The proliferation of concealed carry prompted my re-interest in probability some 36 years after my mundane college course. As I considered what I “needed” to carry, I had to come to terms with the statistical probability of its use. How much “stopping power” did I need? Did I need a .45 or would a 9mm suffice? How much ammo was “enough” to carry and in what capacity (i.e. a large capacity double-stack or a single stack with multiple spare magazines)? What was the probability that I would ever use and therefore needed to carry a handgun at all? Questions like these caused me to search for some statistical underpinnings for my assumptions. Spoiler alert: the book doesn’t answer those questions, but it does cause thinking “outside the box.”
All persons concerned with self-defense have to sift through the abundance of patterns that clutter the nature of their everyday lives. The challenge is determining which of those patterns really matter. “I’d rather be lucky than good,” is a sarcastic aphorism occasionally heard in feigned attempts at humility.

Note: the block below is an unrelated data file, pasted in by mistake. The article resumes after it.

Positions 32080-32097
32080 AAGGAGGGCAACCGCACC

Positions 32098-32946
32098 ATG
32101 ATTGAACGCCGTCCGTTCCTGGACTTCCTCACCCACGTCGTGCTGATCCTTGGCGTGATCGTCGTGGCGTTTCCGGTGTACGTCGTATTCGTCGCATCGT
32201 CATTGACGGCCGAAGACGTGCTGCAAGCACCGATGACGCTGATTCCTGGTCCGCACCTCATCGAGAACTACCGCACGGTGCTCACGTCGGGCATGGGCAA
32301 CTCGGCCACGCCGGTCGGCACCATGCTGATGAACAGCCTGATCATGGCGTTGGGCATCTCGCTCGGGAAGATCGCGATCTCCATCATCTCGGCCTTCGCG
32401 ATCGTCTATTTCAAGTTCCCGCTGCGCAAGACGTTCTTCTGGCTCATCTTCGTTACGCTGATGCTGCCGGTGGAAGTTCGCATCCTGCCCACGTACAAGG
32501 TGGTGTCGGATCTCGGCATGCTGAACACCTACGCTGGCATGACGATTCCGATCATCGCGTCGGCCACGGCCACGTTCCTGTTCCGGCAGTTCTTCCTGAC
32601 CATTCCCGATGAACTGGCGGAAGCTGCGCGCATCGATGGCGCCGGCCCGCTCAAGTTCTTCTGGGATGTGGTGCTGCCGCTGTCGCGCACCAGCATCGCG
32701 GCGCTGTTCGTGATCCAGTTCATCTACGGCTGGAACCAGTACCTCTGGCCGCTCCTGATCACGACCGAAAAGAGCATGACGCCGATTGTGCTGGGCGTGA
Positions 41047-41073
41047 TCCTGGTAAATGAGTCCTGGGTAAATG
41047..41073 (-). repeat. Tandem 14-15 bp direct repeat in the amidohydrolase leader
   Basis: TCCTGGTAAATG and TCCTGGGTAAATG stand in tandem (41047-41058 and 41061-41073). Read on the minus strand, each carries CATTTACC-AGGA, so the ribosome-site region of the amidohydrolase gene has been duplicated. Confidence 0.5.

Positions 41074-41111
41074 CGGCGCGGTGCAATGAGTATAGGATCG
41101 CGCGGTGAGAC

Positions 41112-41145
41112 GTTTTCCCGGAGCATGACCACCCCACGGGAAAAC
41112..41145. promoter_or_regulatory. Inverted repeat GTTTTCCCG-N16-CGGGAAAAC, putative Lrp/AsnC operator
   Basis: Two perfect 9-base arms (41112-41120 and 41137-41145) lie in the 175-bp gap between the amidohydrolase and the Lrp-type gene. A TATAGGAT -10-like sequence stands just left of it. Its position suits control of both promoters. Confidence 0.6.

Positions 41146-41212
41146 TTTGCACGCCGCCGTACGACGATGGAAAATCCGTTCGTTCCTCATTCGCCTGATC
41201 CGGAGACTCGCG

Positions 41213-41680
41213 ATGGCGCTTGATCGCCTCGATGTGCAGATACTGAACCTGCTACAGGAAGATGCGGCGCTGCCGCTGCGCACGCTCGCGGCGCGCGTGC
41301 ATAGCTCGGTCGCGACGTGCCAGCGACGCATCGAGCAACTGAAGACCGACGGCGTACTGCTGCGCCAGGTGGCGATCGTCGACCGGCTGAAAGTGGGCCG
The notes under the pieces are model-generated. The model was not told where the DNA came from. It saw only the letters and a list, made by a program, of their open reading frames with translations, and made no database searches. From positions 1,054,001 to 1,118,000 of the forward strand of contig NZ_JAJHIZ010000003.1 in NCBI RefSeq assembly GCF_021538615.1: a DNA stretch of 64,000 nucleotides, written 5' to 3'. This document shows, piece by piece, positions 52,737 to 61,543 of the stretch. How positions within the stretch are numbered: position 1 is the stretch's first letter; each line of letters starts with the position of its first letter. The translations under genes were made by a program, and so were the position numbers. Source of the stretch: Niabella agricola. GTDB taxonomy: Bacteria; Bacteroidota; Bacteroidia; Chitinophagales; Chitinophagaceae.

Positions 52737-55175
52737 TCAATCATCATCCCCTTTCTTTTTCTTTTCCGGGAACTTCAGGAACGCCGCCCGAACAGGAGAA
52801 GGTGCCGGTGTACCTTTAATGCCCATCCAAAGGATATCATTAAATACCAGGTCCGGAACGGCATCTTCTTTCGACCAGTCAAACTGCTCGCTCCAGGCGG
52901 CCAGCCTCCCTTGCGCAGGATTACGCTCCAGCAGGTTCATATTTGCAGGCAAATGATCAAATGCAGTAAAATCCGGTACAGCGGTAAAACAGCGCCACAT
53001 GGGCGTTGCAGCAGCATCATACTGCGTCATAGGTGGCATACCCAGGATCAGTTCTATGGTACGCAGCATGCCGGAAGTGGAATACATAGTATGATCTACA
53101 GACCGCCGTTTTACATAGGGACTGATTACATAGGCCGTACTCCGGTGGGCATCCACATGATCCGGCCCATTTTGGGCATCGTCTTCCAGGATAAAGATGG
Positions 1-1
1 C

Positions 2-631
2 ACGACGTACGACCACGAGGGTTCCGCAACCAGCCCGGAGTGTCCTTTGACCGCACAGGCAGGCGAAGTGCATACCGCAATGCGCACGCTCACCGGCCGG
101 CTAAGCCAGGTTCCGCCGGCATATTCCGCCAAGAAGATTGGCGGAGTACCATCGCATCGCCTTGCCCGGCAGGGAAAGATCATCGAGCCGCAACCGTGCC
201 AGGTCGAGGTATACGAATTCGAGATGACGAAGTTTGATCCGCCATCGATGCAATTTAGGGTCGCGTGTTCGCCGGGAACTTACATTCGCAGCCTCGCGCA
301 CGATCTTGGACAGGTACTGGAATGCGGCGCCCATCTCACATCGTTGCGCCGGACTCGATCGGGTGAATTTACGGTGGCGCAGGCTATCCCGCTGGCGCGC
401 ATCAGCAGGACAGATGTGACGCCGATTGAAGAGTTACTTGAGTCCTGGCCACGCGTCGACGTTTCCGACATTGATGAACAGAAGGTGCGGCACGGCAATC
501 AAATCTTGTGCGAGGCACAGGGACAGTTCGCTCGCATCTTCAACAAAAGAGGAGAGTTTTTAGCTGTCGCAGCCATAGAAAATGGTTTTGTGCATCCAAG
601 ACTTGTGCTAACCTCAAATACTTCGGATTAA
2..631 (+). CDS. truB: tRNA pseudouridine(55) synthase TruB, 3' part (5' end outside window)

“Luck” is defined as “chance considered as a force that causes good or bad things to happen.” “Chance” is defined as “the occurrence and development of events in the absence of any obvious design.” “Obvious design” in nature takes the form of patterns and frequencies.
If a specific voting precinct -- let’s say in Florida for example -- casts votes in excess of their total recorded population for three elections in a row, that constitutes a frequency that points to an “obvious design.”
Cooper’s color-code becomes significant when identifying patterns and frequencies. The key, according to Mlodinow is to avoid excess or deficiency. For example Cooper’s color-code presents a spectrum of “Alertness” (conditions Yellow, Orange and Red) and “Inattentiveness” (condition White). Excess alertness becomes paranoia, excess inattentiveness becomes stupor just as excess courage leads to recklessness and excess timidity becomes cowardice. Aristotle called this area between excess and deficiency the “Golden Mean.”
“Frequency” is a two edged sword. Events don’t occur, until they do. The fact that something has never or seldom occurred doesn’t mean that it won’t occur in the future. Just because you’ve never needed to shoot someone in the past doesn’t mean you won’t in the future just as 100% of last year’s murder victims had never been killed before. On the other hand, frequency is usually the safe bet depending on the severity of the wager.